- Security TWENTY
- Women in Security
Could a biometric COVID-19 passport revitalise the economy? asks Vince Graziani, CEO, IDEX Biometrics ASA, a fingerprint biometric product company.
With the news of a COVID-19 vaccine imminent, the end of the pandemic’s stronghold seems to finally be in sight. However, this doesn’t mean that the next 12 months will instantly return to life before lockdown. Inevitably, technology will play a vital role in guiding our re-entry into an altered world.
The virus itself will of course still be in play next year. As such, most global future-proofing strategies revolve more around mitigation and living in our new normal, than eliminating the virus altogether. This has manifested in the concept of a global COVID-19 passport which would confirm our immunity and allow us to move, work, communicate, consume, exercise and interact more freely in the new normal. And now, after much discussion it seems the idea is nearing practical fruition.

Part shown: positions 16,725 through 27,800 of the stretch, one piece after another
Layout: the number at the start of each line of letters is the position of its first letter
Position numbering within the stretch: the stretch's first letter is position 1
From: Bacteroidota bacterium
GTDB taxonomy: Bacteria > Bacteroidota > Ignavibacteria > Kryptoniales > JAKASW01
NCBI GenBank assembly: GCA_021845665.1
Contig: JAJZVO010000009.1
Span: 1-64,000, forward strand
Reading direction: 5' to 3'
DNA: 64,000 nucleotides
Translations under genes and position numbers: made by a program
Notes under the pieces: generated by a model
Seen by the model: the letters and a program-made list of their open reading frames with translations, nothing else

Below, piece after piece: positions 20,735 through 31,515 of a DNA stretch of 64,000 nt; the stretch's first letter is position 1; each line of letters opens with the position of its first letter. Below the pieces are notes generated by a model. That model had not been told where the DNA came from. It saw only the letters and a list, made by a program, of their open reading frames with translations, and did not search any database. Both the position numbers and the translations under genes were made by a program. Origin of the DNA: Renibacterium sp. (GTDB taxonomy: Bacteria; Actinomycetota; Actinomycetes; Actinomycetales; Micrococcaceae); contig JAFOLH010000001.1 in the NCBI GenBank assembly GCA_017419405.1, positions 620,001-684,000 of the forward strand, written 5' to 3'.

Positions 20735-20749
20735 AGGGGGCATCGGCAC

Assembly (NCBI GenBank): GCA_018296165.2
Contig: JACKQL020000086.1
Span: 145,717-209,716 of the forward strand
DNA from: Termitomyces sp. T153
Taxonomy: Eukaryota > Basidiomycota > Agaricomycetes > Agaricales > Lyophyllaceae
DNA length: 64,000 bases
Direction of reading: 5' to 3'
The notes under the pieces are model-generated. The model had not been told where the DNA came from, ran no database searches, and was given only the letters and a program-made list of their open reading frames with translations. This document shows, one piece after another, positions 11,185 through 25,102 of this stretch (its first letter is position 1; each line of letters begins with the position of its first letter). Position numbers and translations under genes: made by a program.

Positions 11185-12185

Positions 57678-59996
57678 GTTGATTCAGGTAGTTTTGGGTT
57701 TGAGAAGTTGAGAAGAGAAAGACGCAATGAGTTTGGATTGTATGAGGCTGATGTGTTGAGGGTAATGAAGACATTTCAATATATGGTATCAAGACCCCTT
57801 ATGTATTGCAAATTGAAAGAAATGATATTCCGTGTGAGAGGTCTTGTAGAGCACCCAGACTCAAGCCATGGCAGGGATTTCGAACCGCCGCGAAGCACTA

In the UK, the notion of a ‘freedom pass’ has been put forward. It suggests those who could prove, via two negative tests, that they do not have the virus, would enjoy the luxury of fewer social distancing restrictions. The idea is those people would only then encounter others with that same level of proof and authentication.
The hosting, storage and presentability of that ‘green light’ is where digitisation comes in. In China, citizens have been using a QR code-based movement passport since the virus outbreak. Again, members of the population are only allowed to carry out their normal routines – whether it’s entering a shopping mall or restaurant, or even getting on the subway – if they display a code with confirmation of their virus-free status.
As such, the return of large gatherings at work or in leisure settings, like concerts or sporting venues, has been facilitated in the knowledge that nobody present is likely to spread the virus. The knock-on effect of this solution being introduced more widely is the potential for a rejuvenated population released from lockdown, and a boost to vital economic sectors – such as hospitality, events and retail.